If you want to preserve access to your older Adobe books, then download Calibre, Read this post on how to add plugins (http://dearauthor.com/ebooks/dear-jane-ebooks/how-to-add-a-plugin-to-calibre/) and then google Apprentice Alf.

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  19. azteclady
    Feb 04, 2014 @ 10:59:59

    I’ve resisted for a long time the appeal of ebooks because of all the issues with technology. I’m old enough and uninterested in technology enough that all I want is to buy and be able to read without having to contort and slither through hoops. Since, regardless of my resistance (it’s like the Borg) I do have a number of eARCs etc (prizes, what have you) in my computer, now I have to slither and contort anyway.

    Yeah, I’ll be sticking to print books more than ever from now on.

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  20. Lynn Pauley
    Feb 04, 2014 @ 12:37:33

    Since I work in a public library (and have for over 25+ years), I will tackle both the disappearing book collection and what I consider the “Adobe problem”.

    I can tell you that books being checked out and not returned is a large problem for most libraries. Going out and likely not coming back — GED study guides; ASVAB (Armed Forces) study guides; Nursing exams and other job related exam study guides; Chilton and other auto repair guides; books on witchcraft, ghosts, and tattoos; and, in our area, books on the Mothman (local monster sighted for years in the area). The previous library I worked at finally instituted a deposit policy at least on the study and exam guides and the auto repair manuals — a cash deposit equal to the cost of the book — you brought it back, you got your money back, you didn’t bring it back and we at least had the money to purchase a new one. For some of the other books, we just finally gave up and stopped buying those subjects — our response was, sorry we got tired of replacing all the overdue, “lost” and “missing” books — we can’t afford to keep buying them over and over again.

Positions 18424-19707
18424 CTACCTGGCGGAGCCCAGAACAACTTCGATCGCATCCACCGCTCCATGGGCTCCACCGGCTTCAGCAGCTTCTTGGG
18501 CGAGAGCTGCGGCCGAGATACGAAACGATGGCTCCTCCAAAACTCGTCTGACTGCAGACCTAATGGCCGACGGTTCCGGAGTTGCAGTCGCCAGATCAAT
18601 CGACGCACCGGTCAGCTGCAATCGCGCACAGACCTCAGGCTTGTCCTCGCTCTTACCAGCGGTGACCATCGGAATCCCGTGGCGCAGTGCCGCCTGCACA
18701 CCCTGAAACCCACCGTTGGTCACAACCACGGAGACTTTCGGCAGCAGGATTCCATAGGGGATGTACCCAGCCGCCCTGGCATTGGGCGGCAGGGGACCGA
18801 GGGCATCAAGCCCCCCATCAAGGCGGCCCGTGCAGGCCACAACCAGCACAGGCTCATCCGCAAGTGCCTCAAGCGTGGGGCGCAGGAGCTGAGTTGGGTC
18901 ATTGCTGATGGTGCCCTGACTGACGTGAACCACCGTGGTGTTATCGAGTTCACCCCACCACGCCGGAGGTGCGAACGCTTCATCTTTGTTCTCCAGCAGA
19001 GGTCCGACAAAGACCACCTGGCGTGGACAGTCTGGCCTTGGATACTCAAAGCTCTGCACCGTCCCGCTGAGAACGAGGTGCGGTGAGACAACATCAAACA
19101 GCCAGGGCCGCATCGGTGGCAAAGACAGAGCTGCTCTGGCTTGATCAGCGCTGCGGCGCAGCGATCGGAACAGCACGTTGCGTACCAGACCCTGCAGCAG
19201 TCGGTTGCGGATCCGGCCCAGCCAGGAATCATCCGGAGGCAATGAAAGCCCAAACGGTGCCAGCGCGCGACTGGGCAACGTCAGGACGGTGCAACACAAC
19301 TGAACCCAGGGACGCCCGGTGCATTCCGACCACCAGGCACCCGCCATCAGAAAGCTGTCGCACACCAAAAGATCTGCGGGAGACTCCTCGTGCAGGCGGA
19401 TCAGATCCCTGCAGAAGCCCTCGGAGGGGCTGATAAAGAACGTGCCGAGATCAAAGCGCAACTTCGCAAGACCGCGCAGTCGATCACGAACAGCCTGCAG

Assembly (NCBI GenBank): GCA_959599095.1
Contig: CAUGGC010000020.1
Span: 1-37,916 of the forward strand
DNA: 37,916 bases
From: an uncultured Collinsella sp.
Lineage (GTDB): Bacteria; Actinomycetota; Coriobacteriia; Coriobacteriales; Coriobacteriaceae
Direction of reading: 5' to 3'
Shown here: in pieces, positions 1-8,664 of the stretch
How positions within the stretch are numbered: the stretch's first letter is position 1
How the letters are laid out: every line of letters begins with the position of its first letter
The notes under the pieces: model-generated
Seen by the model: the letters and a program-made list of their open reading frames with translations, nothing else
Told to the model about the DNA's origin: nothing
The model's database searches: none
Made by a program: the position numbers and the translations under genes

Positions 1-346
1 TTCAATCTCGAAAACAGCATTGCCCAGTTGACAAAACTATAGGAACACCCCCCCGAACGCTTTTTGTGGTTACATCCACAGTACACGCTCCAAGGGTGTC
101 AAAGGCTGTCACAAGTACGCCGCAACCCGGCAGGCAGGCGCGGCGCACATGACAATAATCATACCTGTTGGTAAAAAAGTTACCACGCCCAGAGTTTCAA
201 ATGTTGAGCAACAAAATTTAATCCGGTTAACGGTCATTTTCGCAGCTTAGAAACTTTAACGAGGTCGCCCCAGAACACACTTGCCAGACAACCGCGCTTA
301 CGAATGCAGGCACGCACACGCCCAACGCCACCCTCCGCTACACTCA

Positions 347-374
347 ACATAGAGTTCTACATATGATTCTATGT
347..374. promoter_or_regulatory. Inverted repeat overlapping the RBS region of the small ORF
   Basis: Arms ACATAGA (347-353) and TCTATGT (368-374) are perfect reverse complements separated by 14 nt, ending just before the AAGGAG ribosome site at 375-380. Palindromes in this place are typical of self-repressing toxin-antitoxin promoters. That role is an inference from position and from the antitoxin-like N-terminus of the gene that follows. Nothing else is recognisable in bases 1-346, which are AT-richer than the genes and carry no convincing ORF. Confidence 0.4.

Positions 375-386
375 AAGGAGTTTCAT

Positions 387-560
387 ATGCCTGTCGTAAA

Many libraries, including the one that I work at now, have now switched to online databases (a large expense) for some of the problem books — Learning Express database has GED, ASVAB and career exam study guides and tests, Chilton Library and Auto Repair Reference Center take care of the auto repair guides. Yes, a patron must have a computer to use these (either at home or at the library) but at least the information is there for them instead of 6 months to a year overdue and likely not to come back.
    Yes, we do notify patrons about their overdues (and in a timely manner) but when the phone turns out to be disconnected, the e-mail bounces, and the mail comes back as addressee unknown, what do you do?
    Re: the “Adobe situation” — we have been pushing our e-book checkouts for awhile now — we feel that this is one more nice service that we can offer our patrons. But, we spend almost as much, if not more, time showing patrons how to use their e-readers versus how to just use Overdrive to download our loanable e-books — but, it is something you have to do because if they do not know how to use the e-reader then you can forget about them checking out the e-books. In our area, we have many patrons who have older e-readers that have been passed on to them from family and friends and who do not have the money to upgrade to a newer version — I can just here them now “YOU told me this was such a wonderful service — NO overdues and NO fines — SO, YOU want to tell ME why I can’t read a book downloaded from YOUR site on my reader? What a time consuming and PR nightmare this is going to be!!!!
    And you can forget about having to be connected to be able to read the book — most of our patrons come to the library in order to download their e-books because they have no internet service where they live (we are in the rural and poor Appalachian part of Ohio) — I just spent the past year or so explaining to patrons that they did not have to have internet service at their house once they downloaded the book — that they could read it off line — now, am I going to have to try to explain to them that they DO have to have internet to read the book they want? — BOY, WILL THAT BE FUN!!!